Mississippian Occupations at the Ravensford and Iotla Sites (2017)
DOCUMENT Citation Only Tasha Benyshek. Paul Webb.

Recent large-scale excavations at the Ravensford and Iotla sites, and elsewhere in western North Carolina’s Cherokee "heartland", have documented Mississippian components that include architectural remains as well as artifact assemblages. But while Late Mississippian occupations have been found on many sites, Early and Middle Mississippian households and settlements have been difficult to isolate. Increased numbers of systematic surveys and excavations in recent years have uncovered evidence of...


New Echota - Capital of the Cherokee Nation in Georgia and a TCP (2019)
DOCUMENT Citation Only JW Joseph. Julie Coco.

This is an abstract from the ""We Especially Love the Land We Live On": Documenting Native American Traditional Cultural Properties of the Historic Period" session, at the 2019 annual meeting of the Society for Historical Archaeology. New Echota was the Capital of the Cherokee Nation from 1825 until their forced removal known as the Trail of Tears. Newly established as capital while the Cherokee interfaced with Georgia’s Euro-American citizens and explorers, New Echota was relatively...


Non-Reservation Reservation Era Post-Contact Archeology (2018)
DOCUMENT Citation Only Eric T. Oosahwee-Voss.

What happens to the identity of indigenous people when they are raised in a tribal community but not within the boundaries of a reservation? The United Keetoowah Band of Cherokee Indians in Oklahoma (UKB) are one of three federally recognized Cherokee tribes and are also known as the "Old Settlers" or "Western Cherokee." The UKB established a reservation in Indian Territory via treaty in 1828. Although the tribe never relinquished this treaty claim, today the United States government does not...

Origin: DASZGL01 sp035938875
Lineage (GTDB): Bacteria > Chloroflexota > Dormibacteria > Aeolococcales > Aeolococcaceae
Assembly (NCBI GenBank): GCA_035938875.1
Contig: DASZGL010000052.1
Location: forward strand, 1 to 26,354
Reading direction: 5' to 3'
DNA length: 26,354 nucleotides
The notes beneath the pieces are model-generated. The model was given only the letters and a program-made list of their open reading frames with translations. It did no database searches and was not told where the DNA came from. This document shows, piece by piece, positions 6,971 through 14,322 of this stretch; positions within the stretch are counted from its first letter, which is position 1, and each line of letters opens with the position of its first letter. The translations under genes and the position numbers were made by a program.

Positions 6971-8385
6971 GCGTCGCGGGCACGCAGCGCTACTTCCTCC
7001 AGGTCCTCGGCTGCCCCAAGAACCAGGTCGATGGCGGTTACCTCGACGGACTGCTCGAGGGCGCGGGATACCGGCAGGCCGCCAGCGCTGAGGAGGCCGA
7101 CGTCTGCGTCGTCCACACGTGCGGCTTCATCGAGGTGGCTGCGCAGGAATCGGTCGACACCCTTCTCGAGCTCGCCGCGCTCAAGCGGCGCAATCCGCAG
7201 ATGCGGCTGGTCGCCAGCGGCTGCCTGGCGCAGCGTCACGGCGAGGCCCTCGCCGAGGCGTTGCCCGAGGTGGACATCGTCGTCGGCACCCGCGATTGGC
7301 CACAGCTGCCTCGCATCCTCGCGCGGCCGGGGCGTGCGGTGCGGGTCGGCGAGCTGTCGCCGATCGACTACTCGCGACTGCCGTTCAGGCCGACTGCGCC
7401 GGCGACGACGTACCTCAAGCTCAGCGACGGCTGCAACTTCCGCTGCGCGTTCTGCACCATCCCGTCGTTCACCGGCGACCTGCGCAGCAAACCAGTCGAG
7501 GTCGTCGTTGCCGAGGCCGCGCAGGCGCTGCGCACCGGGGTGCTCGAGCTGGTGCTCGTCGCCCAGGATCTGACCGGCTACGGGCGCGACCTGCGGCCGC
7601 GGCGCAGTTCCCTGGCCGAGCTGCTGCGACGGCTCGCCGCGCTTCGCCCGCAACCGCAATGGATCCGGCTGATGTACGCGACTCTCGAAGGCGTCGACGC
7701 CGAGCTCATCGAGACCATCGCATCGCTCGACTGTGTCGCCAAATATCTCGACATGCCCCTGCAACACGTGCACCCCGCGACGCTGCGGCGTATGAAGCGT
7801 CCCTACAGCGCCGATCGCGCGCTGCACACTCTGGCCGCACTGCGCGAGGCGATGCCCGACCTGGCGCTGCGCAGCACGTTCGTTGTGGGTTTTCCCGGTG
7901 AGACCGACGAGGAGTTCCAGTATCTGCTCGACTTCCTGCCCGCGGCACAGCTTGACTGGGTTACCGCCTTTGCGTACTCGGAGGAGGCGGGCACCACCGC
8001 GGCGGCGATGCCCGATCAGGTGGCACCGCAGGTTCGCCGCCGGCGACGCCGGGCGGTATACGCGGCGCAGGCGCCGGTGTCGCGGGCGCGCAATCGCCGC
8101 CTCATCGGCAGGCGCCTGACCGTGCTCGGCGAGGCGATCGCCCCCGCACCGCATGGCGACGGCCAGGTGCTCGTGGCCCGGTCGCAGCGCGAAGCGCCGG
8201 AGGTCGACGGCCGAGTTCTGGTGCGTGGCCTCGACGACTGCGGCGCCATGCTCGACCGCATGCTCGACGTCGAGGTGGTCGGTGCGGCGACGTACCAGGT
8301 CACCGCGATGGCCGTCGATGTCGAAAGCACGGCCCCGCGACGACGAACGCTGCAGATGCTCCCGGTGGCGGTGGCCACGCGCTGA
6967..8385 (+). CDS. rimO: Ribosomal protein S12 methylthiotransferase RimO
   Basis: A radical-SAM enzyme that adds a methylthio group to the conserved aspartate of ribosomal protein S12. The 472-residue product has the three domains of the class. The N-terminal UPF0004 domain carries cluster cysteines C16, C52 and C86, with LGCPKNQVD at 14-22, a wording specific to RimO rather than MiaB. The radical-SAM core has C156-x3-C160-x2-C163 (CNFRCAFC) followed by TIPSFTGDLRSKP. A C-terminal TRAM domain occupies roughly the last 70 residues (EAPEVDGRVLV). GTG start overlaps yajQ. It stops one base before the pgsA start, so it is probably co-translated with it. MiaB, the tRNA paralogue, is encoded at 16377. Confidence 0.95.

Principles of Cherokee Regionalization and Material Practices of the Pisgah Phase in the Trans-Appalachian Area (2017)
DOCUMENT Citation Only Tyler Howe. Kathryn Sampeck.

This paper presents ethnohistoric accounts, ethnographic commentary, early colonial cartography, and archaeological evidence to investigate factors affecting processes of regionalization in the southeastern Appalachians. Returning to ethnohistorical theoretical and methodological roots of multi-sourced data and community co-construction to understand ethnolandscapes, we explore how central tenets of the Kituwah Way, the ethical and cultural principles guiding Cherokee practices, have observable...


US Army National Guard Cultural Resources Planning Level Survey - Texas (1998)
DOCUMENT Full-Text Lara S. Anderson.

In April 1998, St. Louis District personnel visited the Adjutant General’s Department of Texas (AGTX) at Camp Mabry, the Texas Archaeological Research Laboratory, and the Texas Historical Commission in Austin to research archaeological and historic buildings survey work conducted on Army National Guard facilities in the state. This document reports the history of cultural investigations on federally owned or supported Texas Army National Guard (TXARNG) facilities, lists archaeological sites and...